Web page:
SONIC CEO: There's 'no doubt' customers will pay more because of minimum wage hikes

Sonic's CEO Says if Minimum Wages Rise, Menu Prices Might, Too
Sonic's CEO Says if Minimum Wages Rise, Menu Prices Might, Too

As major locales from Chicago to California roll out new, higher minimum wages, one of the essential questions of the moves is their impact on the broader economy.

Clifford Hudson, CEO of Sonic, thinks that at the very least these wage hikes will show up on consumer's menus.

"I am not suggesting that there is not a challenge to move that kind of pricing, that kind of hourly wage pricing component, but these are proposed on a multi-year stage basis and there is no doubt that this is going to be inflationary as this relates to consumer product," Hudson said in his company's quarterly conference call Tuesday.

Related: Protests demanding $15/hour minimum wage for fast food workers:

Hudson said that price hikes are simply a way to keep his franchises running profitably.

"It is going to be incumbent to fund us or them as that development occurs," he said. "To help them develop a pricing model et cetera that works for them in such a way that doesn't disrupt their business, their individual store or on a broader enterprise basis."

This isn't a radical assumption, economic theory has for years posited the link between wages and inflation, but the micro-level confirmation of the idea is worth noting.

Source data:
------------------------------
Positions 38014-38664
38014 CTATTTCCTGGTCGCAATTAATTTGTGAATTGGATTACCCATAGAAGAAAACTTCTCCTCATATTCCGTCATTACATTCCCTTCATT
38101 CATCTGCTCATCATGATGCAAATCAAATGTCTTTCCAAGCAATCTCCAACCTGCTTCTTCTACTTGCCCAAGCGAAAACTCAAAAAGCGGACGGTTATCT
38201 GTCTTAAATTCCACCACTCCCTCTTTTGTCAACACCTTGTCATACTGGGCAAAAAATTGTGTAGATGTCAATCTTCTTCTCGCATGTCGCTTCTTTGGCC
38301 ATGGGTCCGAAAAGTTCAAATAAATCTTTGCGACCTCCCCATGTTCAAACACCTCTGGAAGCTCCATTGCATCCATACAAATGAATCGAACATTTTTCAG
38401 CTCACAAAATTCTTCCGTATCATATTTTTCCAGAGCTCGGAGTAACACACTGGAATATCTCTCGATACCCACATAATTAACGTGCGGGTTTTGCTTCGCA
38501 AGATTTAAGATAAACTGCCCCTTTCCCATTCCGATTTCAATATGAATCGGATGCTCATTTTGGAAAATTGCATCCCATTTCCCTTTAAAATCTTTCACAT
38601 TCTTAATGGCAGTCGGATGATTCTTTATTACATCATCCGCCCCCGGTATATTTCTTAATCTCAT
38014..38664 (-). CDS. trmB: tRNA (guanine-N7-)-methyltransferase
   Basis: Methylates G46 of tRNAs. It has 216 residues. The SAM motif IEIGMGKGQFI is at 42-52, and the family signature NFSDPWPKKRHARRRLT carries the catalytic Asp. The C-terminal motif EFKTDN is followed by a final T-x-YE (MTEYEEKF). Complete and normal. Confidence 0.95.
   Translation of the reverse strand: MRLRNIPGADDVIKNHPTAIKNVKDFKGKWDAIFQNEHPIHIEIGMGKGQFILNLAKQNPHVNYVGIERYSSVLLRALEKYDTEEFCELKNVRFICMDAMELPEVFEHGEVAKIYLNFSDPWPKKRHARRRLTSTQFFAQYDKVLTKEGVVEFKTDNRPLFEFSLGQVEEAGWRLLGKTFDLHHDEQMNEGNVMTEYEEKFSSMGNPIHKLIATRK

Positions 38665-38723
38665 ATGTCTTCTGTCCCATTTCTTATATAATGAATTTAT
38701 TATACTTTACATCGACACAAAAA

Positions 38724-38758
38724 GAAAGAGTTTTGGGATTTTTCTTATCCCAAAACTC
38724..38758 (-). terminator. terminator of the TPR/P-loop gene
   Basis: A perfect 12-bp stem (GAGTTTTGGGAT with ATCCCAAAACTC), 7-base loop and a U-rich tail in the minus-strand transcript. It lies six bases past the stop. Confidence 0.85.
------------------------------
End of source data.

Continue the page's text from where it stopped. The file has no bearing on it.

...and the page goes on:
Hudson goes on to compare the adjustment period for the minimum wage hikes to the shift after the passage of the Affordable Care Act. He also addressed a major fear regarding the wage hikes. Here's Hudson (emphasis added):

We did the same thing with our operators as related to Affordable Care Act... and we spent a long period of time showing how to utilize it, what to think about it from a pricing standpoint, how to engage their employees and certainly not to start cutting back employees time because we are concerned that it would negatively impact service and then in return their sales and profitability.

One of the biggest arguments against minimum wage raises is the possibility that to cut costs, companies would either scale back employee hours or fire them altogether. No so much, according to Hudson.

While Sonic's moves may not be indicative of the broader impact of these moves, a food service company with over 10,000 employees is a decent guide of what corporate America is thinking of the shift.

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Originally published